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Moral Development and RealityBeyond the Theories of Kohlberg, Hoffman, and Haidt$
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John C. Gibbs

Print publication date: 2019

Print ISBN-13: 9780190878214

Published to Oxford Scholarship Online: May 2019

DOI: 10.1093/oso/9780190878214.001.0001

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PRINTED FROM OXFORD SCHOLARSHIP ONLINE (oxford.universitypressscholarship.com). (c) Copyright Oxford University Press, 2021. All Rights Reserved. An individual user may print out a PDF of a single chapter of a monograph in OSO for personal use. date: 20 October 2021

Understanding Antisocial Behavior

Understanding Antisocial Behavior

Chapter:
7 Understanding Antisocial Behavior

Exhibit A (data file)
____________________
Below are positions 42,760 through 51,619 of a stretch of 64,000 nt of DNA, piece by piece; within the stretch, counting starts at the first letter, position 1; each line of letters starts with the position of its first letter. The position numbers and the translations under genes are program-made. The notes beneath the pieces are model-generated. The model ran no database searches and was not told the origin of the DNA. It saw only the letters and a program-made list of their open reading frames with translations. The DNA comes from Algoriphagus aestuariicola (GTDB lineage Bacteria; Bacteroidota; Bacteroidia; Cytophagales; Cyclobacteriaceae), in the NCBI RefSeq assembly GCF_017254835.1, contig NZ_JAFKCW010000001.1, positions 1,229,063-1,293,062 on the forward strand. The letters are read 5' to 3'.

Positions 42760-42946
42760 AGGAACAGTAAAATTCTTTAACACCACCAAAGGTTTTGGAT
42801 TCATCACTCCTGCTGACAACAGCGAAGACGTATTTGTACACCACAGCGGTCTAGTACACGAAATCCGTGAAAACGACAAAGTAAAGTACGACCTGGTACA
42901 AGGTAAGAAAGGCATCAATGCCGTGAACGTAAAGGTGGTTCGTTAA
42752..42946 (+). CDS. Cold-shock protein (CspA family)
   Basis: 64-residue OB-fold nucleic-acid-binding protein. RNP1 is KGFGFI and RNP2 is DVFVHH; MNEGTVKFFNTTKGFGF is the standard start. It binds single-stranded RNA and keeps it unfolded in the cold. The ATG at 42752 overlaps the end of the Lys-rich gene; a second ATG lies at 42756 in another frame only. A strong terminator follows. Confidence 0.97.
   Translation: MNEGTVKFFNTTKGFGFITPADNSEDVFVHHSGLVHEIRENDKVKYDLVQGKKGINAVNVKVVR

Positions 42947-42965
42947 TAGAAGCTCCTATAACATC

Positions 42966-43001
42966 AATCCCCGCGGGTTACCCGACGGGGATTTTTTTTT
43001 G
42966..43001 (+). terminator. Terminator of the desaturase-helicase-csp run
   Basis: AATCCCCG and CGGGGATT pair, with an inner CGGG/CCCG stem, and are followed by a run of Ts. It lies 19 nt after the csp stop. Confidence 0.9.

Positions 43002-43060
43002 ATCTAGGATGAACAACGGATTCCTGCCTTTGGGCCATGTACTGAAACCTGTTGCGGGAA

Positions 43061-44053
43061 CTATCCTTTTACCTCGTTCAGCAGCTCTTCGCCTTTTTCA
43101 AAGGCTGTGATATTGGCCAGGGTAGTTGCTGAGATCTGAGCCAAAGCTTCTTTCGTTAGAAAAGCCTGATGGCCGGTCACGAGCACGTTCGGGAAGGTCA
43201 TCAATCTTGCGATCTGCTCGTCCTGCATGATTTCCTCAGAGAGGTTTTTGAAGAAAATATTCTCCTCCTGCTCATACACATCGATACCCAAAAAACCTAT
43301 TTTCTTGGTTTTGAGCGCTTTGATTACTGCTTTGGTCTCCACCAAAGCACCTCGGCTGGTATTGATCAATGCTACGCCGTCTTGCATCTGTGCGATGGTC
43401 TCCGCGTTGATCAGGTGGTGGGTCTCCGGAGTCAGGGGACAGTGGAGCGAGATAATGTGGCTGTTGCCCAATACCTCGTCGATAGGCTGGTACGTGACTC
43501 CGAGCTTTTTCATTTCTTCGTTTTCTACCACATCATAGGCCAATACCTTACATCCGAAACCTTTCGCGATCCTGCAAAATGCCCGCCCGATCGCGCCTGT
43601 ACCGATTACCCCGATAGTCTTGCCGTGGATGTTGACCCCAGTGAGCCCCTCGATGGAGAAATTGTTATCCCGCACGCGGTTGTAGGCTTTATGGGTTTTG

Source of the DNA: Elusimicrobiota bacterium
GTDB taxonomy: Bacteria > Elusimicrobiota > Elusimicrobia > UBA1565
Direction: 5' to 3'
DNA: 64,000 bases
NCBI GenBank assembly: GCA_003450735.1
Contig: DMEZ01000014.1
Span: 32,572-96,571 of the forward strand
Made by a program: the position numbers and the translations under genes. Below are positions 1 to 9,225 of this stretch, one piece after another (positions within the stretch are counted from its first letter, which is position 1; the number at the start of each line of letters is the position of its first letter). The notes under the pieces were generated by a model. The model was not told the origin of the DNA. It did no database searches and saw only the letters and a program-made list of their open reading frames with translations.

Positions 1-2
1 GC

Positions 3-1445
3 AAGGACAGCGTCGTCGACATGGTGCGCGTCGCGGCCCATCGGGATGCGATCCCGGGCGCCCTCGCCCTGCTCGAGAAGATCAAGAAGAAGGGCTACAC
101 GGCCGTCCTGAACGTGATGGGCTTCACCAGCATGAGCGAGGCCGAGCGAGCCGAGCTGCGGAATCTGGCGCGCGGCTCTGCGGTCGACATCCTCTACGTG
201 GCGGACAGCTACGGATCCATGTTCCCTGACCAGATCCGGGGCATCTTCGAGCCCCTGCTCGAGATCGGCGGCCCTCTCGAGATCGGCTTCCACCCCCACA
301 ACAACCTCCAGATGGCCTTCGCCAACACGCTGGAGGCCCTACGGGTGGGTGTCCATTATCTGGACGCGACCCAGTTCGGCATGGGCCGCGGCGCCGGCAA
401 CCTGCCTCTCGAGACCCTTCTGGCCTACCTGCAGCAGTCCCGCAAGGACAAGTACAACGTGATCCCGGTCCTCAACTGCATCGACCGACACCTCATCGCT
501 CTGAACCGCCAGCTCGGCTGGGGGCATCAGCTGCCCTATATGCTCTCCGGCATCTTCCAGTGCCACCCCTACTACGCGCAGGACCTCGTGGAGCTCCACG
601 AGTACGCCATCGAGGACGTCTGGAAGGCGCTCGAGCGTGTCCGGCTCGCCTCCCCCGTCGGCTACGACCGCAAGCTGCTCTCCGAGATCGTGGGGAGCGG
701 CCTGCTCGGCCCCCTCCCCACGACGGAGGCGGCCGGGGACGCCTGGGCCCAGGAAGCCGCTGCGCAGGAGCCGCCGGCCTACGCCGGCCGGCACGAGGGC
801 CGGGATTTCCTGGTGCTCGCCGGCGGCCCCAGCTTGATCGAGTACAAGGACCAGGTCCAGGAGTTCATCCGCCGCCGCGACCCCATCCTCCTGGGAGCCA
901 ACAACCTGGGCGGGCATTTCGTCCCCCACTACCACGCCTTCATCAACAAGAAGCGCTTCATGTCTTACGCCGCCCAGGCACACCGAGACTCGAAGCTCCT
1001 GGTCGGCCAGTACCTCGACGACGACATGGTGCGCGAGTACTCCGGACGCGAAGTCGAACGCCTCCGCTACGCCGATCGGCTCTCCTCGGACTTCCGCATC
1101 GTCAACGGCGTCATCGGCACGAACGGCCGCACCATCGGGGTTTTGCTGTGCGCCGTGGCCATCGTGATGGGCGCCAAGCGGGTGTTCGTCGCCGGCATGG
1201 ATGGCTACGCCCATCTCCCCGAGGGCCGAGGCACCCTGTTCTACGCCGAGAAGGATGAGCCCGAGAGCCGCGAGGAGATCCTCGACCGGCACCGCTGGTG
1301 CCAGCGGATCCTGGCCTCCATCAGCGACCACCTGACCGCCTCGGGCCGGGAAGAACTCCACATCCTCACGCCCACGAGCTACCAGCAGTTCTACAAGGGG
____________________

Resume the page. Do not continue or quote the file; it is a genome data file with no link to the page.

Source:
Moral Development and Reality
Author(s):

John C. Gibbs

Publisher:
Oxford University Press
DOI:10.1093/oso/9780190878214.003.0007

The referent for social behavior shifts in this chapter to antisocial behavior and how to account for it. Most offenders, from petty pranksters to ideological terrorists, fail (except for self-serving purposes) to take the perspectives of their victims. Social perspective-taking limitations pervade the “three Ds” of antisocial youth: moral developmental delay, self-serving cognitive distortions, and social skills deficiencies. The latter variables are needed to supplement Kohlberg’s and Hoffman’s emphasis on developmental delay if we are adequately to account for antisocial behavior. The chapter concludes with the powerful illustrative case of Timothy McVeigh. This case makes particularly clear how cognitive distortions can insulate a self-centered worldview (itself a primary distortion, linked to feeling superior or inadequately respected); that is, self-serving distortions can preempt or neutralize social perspective-taking, moral understanding, and veridical empathy.

Keywords:   antisocial behavior, social perspective-taking, egocentrism, social skill, cognitive bias, moral stage developmental delay

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